Hare Stew

Preparation info

  • Difficulty

    Medium

  • Serves

    6

Appears in

The Daily Mail Modern British Cookbook

The Daily Mail Modern British Cookbook

By Alastair Little and Richard Whittington

Published 1998

  • About

Hare is a big muscular animal, with very little fat, which makes roasting or grilling tricky. A slow simmer is therefore your most forgiving approach and the hare’s strong flavour cries out for a sauce, so stewing is definitely your best bet.

Classically the sauce for hare is always thickened with its own blood and if this idea appeals, make sure the butcher keeps it for you. If you feel this is getting closer to reality than you like, then thicken with a beurre manié, a paste made from equal parts flour and butter which you whisk in a little at a time at the end of cooking and which thickens almost instantly.

Ingredients

  • 1 hare, weighing 2– kg/ 4–5 lb, cut into 12 pieces
  • 225 g/ 8 oz fat smoked bacon, cut into lardon strips
  • 6 tbsp olive oil
  • 225 g/ 8 oz onions, sliced
  • 2 garlic cloves, chopped salt and pepper
  • flour, for dusting
  • 600 ml/ 1 pt robust red wine
  • 600 ml/ 1 pt chicken stock bouquet garni of celery, thyme and bay leaf tied together with string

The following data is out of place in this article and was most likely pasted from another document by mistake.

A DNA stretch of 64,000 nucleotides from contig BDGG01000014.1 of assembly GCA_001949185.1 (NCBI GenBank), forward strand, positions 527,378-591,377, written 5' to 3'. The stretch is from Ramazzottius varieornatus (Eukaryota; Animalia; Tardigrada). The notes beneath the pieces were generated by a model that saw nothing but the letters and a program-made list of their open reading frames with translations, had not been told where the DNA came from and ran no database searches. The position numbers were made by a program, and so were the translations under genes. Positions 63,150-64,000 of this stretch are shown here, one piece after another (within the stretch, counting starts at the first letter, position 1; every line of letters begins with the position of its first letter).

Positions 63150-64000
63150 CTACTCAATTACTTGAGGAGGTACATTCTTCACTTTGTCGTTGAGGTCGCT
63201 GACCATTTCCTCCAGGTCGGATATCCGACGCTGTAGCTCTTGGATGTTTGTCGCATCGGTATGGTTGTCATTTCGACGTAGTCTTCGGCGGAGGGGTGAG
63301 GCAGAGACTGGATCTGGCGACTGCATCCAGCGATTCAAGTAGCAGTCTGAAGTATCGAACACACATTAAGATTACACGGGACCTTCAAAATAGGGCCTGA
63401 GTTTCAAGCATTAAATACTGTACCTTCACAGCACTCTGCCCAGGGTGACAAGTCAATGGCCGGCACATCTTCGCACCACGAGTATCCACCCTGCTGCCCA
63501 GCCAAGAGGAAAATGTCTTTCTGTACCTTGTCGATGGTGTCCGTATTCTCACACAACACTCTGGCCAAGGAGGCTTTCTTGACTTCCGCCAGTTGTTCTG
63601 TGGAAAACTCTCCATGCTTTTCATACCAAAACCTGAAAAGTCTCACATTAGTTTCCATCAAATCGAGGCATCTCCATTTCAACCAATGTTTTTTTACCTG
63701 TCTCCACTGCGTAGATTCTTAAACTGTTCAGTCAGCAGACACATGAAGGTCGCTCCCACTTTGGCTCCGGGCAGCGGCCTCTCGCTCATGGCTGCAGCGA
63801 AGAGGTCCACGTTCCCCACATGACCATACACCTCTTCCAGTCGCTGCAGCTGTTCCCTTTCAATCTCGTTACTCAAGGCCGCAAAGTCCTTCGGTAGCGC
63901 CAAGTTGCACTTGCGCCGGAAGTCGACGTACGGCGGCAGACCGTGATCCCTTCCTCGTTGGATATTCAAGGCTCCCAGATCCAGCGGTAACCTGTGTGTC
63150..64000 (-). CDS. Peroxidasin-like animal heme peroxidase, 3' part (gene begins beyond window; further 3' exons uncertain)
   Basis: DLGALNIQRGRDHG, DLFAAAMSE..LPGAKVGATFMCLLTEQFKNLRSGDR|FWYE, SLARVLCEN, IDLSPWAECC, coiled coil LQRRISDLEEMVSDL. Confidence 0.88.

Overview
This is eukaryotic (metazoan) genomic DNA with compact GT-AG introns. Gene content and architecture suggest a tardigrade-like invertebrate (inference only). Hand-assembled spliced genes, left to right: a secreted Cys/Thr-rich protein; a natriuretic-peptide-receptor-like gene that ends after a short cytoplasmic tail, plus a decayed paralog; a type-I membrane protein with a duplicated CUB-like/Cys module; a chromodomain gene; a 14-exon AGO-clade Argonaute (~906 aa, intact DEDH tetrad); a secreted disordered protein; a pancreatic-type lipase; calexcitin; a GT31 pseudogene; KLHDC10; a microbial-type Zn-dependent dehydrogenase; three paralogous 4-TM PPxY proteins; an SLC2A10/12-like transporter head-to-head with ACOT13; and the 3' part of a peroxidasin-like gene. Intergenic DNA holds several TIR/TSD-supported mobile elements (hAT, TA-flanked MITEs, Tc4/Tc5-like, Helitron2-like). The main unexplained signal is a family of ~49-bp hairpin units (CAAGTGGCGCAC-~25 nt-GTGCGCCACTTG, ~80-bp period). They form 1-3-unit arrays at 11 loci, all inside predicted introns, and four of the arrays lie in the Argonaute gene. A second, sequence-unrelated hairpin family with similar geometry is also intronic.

• 24 pickling onions
  • 30 g/ 1 oz butter
  • 225 g/ 8 oz button mushrooms about 60 g/ 2 oz beurre manié (optional)
  • 2 tbsp chopped flat-leaved parsley
  • croûtes of fried bread, to serve

Method

Cut the hare into 12 pieces and the bacon into lardon strips.

Fry the bacon strips slowly in 2 tablespoons of the olive oil until almost crisp, transferring to a casserole with a slotted spoon. Fry the onions in this fat until soft and translucent. Add the garlic and cook for 2 minutes, then add to the pot.

Season and flour the pieces of hare. Add some more of the oil to the pan then, increasing the heat to moderate and brown the hare on all sides. Transfer to the pot. Mound the onions and bacon on top of it.

Turn up the heat under the frying pan, add the wine and deglaze, scraping up any bits sticking to the pan. Pour over the hare with the stock. Put in the bouquet garni and season with salt and pepper. Bring to the boil, skim, then lower the heat, cover and simmer for about 1 hour.

About 15 minutes before the end of cooking time, fry the pickling onions in the butter and remaining olive oil. Season lightly with salt and pepper and sauté for 5–10 minutes until golden brown. Transfer to a dish and keep warm while you fry the button mushrooms. Add these to the onions.

Transfer the hare to a warmed serving dish and strain the sauce through a sieve, discarding the sliced onions and bouquet garni but scattering the lardons over the hare.

If using blood, put in a bowl. Bring sauce to the boil, turn off the heat and whisk it in a thin stream into the blood. Return to the pot over a low heat, stirring until thickened. Alternatively, whisk in the beurre manié.

When the sauce is thickened by either method, stir in the baby onions and mushrooms before ladling it over the hare.

Scatter over the chopped parsley and serve the dish with croûtes of fried bread.